Background Alterations in the interleukin (IL)−1 pathway have been shown to be involved in the pathogenesis of some auto-inflammatory diseases. Deficiency of the IL-36R antagonist (DITRA) is a recently described rare hereditary disease in which IL-1 antagonists may represent therapeutic alternatives.
Purpose To summarise the evidence for the efficacy and safety of IL-1-targeting drugs in DITRA following the scoping review’s methodology.
Material and methods A scoping review was conducted following an a priori protocol based on the Joanna Briggs Institute Reviewer’s Manual1 and the recently published PRISMA extension for scoping review statement. A three-step searching procedure on MEDLINE and EMBASE databases until March 2018 with additional hand-searching performed article selection, and data extraction were carried out by two researchers independently. Evidence on the efficacy and safety of therapies for this disease were synthesised.
Results Nine case reports published between 2011 and 2018 were found. All patients were treated with anakinra at 2–5 mg/kg/day or 100 mg/day, and one patient was also treated with canakinumab 3 mg/kg every 8 weeks. The duration of anakinra treatment ranged from 3 days to 12 months. With regard to the efficacy of anakinra, time-to-response frequencies were evaluated as immediate (7/9), short term (3/9), and medium-long (2/9). One patient, in whom anakinra had previously failed, received treatment with canakinumab, and this treatment did not prove effective at the initial time or in the short- or long-term analyses. With respect to the safety of anakinra, one case of systemic infection was reported, one of renal and hepatic laboratory abnormalities, rising white blood cell count, deteriorating clinical status with progressive skin pustulation and pain at the injection site without erythema. No adverse events were reported in the patient who had been treated with canakinumab.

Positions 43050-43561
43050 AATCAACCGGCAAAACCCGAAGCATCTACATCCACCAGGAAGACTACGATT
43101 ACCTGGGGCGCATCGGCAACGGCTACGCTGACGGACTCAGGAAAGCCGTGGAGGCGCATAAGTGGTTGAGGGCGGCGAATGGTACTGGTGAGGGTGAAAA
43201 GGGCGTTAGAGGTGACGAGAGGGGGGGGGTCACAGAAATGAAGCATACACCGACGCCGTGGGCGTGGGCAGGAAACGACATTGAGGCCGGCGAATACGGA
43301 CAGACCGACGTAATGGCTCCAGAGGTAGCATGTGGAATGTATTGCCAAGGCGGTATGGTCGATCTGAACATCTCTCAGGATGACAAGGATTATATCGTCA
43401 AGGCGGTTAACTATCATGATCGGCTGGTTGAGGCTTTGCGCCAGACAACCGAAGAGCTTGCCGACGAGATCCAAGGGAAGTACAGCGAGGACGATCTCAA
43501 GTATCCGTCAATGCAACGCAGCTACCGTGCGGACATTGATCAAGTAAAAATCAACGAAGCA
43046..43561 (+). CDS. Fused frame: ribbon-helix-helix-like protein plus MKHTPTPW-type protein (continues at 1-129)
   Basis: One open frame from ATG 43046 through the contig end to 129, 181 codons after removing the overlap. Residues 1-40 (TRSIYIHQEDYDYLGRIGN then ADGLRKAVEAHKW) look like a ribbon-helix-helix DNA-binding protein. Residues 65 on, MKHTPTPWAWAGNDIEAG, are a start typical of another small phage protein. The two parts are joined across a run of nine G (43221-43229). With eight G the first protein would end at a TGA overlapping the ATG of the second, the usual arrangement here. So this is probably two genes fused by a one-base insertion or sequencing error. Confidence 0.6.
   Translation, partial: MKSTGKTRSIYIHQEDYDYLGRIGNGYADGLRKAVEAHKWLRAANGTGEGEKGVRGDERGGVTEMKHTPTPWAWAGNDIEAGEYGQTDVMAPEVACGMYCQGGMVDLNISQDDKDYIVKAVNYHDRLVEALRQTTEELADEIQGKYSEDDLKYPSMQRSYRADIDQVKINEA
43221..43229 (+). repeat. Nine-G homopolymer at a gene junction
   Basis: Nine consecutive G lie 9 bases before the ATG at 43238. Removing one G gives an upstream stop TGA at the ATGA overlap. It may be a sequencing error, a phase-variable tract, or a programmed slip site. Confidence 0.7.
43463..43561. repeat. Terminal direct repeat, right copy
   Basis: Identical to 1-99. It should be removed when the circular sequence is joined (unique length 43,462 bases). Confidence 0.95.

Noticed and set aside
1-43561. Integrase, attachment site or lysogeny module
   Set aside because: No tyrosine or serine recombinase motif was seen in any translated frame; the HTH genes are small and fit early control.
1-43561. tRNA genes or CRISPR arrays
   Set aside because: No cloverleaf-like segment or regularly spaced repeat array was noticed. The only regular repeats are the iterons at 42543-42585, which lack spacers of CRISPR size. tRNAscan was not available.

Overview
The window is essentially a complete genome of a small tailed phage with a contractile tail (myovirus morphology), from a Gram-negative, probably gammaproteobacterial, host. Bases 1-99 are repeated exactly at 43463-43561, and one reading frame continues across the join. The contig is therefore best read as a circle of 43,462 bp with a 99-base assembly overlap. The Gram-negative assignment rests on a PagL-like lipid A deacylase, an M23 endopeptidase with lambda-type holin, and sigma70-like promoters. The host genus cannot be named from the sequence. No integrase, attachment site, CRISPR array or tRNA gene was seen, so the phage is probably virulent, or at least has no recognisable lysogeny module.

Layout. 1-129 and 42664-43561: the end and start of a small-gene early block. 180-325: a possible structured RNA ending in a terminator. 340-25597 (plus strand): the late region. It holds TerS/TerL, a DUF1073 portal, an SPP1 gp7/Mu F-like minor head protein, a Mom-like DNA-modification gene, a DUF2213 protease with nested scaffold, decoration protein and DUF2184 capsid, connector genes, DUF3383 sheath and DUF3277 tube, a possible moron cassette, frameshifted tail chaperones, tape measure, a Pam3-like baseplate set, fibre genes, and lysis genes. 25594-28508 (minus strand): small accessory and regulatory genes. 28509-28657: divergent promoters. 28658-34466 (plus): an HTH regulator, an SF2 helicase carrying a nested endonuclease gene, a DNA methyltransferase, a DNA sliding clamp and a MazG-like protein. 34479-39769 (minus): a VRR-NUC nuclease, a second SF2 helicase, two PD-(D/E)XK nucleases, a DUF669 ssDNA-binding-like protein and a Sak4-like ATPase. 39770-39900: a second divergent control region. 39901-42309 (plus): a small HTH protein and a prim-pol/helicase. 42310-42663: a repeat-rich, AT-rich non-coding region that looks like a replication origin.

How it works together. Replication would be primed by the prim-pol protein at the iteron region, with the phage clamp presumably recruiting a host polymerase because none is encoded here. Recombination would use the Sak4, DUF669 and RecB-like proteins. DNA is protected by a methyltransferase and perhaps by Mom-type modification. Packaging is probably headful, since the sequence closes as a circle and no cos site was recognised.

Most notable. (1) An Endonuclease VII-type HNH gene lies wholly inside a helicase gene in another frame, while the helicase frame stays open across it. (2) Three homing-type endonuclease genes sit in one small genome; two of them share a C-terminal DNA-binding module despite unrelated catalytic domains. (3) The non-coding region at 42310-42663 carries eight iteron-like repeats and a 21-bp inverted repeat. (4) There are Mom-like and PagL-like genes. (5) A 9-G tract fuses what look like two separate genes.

Conclusion Evidence of the use of anti-IL-1 drugs in DITRA is scarce and based on observational studies in whom anakinra is the most commonly used drug, showing a good immediate response, but decreasing short- and medium/long-term responses. Larger studies with better methodological quality are required.
References and/or acknowledgements 1. The Joanna Briggs Institute. The Joanna Briggs Institute reviewer’s manual 2015. http://joannabriggs.org/assets/docs/sumari/Reviewers-Manual_Methodology-for-JBI-Scoping-Reviews_2015_v2.pdf (accessed 29 Sept 2018.)
2. Dinarello C. Interleukin-1 in the pathogenesis and treatment of inflammatory diseases. Blood2011;117:3720–32.
No conflict of interest.
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